1. This is curious case in which much confusion has been caused owing to the circumstances that an execution case as well as a regular suit relating to the same crops were before the same officer.
2. Originally Jwala Prasad brought a suit against Sewa Singh and others impleading one Chuttan also. He obtained a decree against the other persons, but Chuttan was exempted. He put in an application for attachment of certain crops and the attachment was made and the crops thus came under the custody of the Court. Chuttan instead of taking objections in the execution department filed a regular suit in the same Court for a declaration that the crops did not belong to the judgment-debtor. While that suit was pending, an application was made by Chuttan praying that the crops being perishable property should be handed over to some other person for realisation of their price. It is not quite clear whether this application was made in the execution department or in the regular suit; though it is obvious that it ought to have been made on the execution side. But from what can be gathered from the record it is possible that it was wrongly made in 'the regular suit. It has been assumed all along that the learned Munsif passed an order-that order itself is untenable-that Kalimuddin, the son of Chuttan, be entrusted with the crops; and this fact is admitted by Kalimuddin. He sold the crops. By the time he had realised the amount it appears that Chuttan's suit was decreed by the first Court. On the strength of the first Court's decree he paid half the amount to Chuttan and the other half to the tenants. Subsequently the decree holder applied to the Court that Kalimuddin be called upon to refund this amount. The Court said that as matters then stood Chuttan had already obtained a decree in his favour and Kalimuddin could not be called upon to refund the amount.
3. After this Chuttan's suit was dismissed in appeal. Moved by the decree-holder the execution Court on the 1st of February 1920 ordered that Chuttan and Kalimuddin should pay the sum of Rs. 1,000 which it found to be the value of the crops entrusted to Kalimuddin, in Court and in default the money to be recovered in the way in which execution of a decree takes place,
4. On appeal to the District Judge this order was affirmed. On second appeal to the High Court a learned Judge of this Court has allowed the appeal and set aside, the order altogether directing that the appellant Jwala Prasad should seek his remedy by a separate suit.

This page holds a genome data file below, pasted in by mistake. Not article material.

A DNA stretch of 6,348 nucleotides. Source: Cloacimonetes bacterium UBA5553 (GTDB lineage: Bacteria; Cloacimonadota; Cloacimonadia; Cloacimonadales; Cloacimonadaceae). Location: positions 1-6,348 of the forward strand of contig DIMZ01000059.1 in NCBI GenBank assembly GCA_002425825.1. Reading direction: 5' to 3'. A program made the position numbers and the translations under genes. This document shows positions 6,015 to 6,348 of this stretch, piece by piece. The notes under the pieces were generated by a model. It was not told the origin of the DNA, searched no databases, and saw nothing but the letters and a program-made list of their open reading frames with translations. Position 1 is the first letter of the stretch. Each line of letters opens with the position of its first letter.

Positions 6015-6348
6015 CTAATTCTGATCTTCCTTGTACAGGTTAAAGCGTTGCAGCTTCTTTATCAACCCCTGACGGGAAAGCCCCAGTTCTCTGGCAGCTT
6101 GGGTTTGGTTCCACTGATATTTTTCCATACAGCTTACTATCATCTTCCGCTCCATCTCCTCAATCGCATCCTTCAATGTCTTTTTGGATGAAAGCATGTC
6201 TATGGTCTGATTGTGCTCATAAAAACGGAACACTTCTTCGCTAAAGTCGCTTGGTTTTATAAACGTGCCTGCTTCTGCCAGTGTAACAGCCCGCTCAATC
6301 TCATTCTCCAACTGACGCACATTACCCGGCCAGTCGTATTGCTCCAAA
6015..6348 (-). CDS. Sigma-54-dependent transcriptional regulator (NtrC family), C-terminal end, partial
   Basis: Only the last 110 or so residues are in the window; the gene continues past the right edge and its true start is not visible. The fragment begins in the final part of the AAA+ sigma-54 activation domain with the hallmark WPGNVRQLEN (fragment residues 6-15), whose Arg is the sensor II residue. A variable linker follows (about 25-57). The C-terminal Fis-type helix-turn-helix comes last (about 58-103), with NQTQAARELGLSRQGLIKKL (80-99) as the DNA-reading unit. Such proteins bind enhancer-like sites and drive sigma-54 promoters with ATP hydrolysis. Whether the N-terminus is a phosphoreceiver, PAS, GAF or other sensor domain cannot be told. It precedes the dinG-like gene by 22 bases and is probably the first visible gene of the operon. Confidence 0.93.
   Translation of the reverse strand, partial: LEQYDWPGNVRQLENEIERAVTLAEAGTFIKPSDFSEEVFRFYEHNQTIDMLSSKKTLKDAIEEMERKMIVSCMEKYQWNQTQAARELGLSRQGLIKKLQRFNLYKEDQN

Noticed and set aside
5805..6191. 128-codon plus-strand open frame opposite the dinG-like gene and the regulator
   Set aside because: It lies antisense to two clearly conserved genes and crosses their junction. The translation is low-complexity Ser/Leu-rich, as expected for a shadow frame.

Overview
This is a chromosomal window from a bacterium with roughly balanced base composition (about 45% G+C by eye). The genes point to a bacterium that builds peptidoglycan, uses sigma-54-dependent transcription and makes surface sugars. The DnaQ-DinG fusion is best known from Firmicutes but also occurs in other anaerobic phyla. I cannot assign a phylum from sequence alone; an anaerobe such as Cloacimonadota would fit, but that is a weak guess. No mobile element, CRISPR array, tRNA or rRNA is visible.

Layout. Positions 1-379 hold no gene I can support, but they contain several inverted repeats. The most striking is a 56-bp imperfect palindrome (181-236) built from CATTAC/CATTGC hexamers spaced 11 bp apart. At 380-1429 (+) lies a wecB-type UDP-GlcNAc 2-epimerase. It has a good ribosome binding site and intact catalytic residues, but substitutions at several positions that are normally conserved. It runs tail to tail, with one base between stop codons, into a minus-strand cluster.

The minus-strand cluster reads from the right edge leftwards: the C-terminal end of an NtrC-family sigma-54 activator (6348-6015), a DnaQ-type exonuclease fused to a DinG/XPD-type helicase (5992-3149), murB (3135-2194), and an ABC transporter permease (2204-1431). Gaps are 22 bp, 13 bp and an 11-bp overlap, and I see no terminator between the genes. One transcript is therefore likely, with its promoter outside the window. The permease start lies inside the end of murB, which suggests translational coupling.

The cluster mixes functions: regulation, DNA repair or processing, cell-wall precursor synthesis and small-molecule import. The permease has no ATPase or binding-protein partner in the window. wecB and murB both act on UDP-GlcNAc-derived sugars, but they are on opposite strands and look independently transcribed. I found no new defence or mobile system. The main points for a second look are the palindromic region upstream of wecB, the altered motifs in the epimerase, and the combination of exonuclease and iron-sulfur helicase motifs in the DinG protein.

5. It is necessary to consider the position of the two persons Kalimuddin and Chuttan separately.
6. So far as Kalimuddin is concerned he was no party to the execution proceedings nor was he a party to the regular suit. If ho be treated as altogether a stranger no appeal lay from the order passed by the Munsif directing him to refund the amount. It is possible, however, to treat Kalimuddin as a receiver appointed by the Court under Order 40 of the Code of Civil Procedure. In that case the order against him to pay back the amount would be an order under Order 40, Rule 4 which would be appealable as an order, but even in that view no second appeal would lie to this Court. It is therefore quite clear that no appeal lay to the learned Judge of this Court on behalf of Kalimuddin.
7. As regards Chuttan, there is this thing to be said that he was both a party to the execution proceedings, though exempted from the decree, and also in the original suit, but when Kalimuddin was entrusted with the crops he became an officer of the Court. If Kalimuddin wrongly paid any part of the amount to Chuttan the proper person to make a refund of it is Kalimuddin and not Chuttan. I therefore think that the view of the learned Judge of this Court that there should have been no order against Chuttan is quite correct. But the order against Kalimuddin could not have been interfered with in second appeal.
8. I entirely agree with what has fallen from my learned brother. I would point out only one matter and it is this. Chuttan was a party to the decree, although the decree passed was in his favour. Having been exempted from the decree he did not cease to be one of the parties whose remedy in the matter of execution lay in the execution department. His suit, therefore, which was brought in the same Court as was seized of the execution was virtually an application under Section 47 of the Civil Procedure Code. An appeal lay from the order of the Court in Chuttan's application or suit and the decision of the District Judge was quite within his jurisdiction. In this view it is really immaterial whether the order which appointed Kalimuddin the receiver of the property was on the original side or in the execution department. In the eye of the law the whole matter was before the Court in the execution department and the order must be treated as having been passed in the execution department. In this view the remarks of the learned Judge of this Court that a separate suit will be necessary to recover the value of the goods from Kalimuddin lose their force.
9. We accordingly allow the appeal and modify the decree passed by the learned Judge of this Court and uphold the order passed by the Munsif against Kalimuddin but set it aside so far as it affected Chuttan.
10. Having regard to the special circumstances of the case we direct that the parties should bear their own costs.